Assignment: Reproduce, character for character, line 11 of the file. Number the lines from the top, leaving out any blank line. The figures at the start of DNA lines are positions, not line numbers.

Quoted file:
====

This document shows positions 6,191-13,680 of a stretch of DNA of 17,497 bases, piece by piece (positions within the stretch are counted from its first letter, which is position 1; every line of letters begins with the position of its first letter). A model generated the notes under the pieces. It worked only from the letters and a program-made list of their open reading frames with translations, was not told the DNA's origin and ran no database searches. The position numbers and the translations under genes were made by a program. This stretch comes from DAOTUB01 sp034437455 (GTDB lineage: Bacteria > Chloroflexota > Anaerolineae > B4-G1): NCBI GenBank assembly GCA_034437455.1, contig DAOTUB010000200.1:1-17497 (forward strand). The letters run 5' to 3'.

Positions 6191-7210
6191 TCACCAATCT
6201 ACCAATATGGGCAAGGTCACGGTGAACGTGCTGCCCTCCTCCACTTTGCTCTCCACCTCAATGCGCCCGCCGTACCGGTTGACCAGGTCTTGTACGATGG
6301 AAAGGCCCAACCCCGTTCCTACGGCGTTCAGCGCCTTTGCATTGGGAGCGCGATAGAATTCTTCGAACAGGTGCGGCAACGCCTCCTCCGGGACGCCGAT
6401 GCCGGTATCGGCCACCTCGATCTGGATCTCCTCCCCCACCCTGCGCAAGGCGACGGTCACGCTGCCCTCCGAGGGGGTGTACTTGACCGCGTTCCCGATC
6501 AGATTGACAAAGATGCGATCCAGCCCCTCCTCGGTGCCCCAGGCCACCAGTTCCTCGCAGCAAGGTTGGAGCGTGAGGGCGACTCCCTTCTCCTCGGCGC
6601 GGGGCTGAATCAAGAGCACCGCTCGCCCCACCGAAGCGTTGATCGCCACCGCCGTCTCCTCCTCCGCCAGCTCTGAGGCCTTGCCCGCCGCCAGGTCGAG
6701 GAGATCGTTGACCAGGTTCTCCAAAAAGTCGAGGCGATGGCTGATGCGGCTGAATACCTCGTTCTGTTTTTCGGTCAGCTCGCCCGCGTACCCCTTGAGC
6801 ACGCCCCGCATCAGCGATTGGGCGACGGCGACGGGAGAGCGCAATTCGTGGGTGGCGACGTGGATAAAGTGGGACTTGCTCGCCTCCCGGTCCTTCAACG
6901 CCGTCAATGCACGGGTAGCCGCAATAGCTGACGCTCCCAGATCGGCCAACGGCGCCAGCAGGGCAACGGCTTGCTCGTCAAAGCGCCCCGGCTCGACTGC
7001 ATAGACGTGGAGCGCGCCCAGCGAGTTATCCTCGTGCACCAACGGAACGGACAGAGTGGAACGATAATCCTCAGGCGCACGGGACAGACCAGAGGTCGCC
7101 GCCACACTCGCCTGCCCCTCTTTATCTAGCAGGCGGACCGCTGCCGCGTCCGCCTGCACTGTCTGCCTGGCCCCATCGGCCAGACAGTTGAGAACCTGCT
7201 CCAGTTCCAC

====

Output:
6901 CCGTCAATGCACGGGTAGCCGCAATAGCTGACGCTCCCAGATCGGCCAACGGCGCCAGCAGGGCAACGGCTTGCTCGTCAAAGCGCCCCGGCTCGACTGC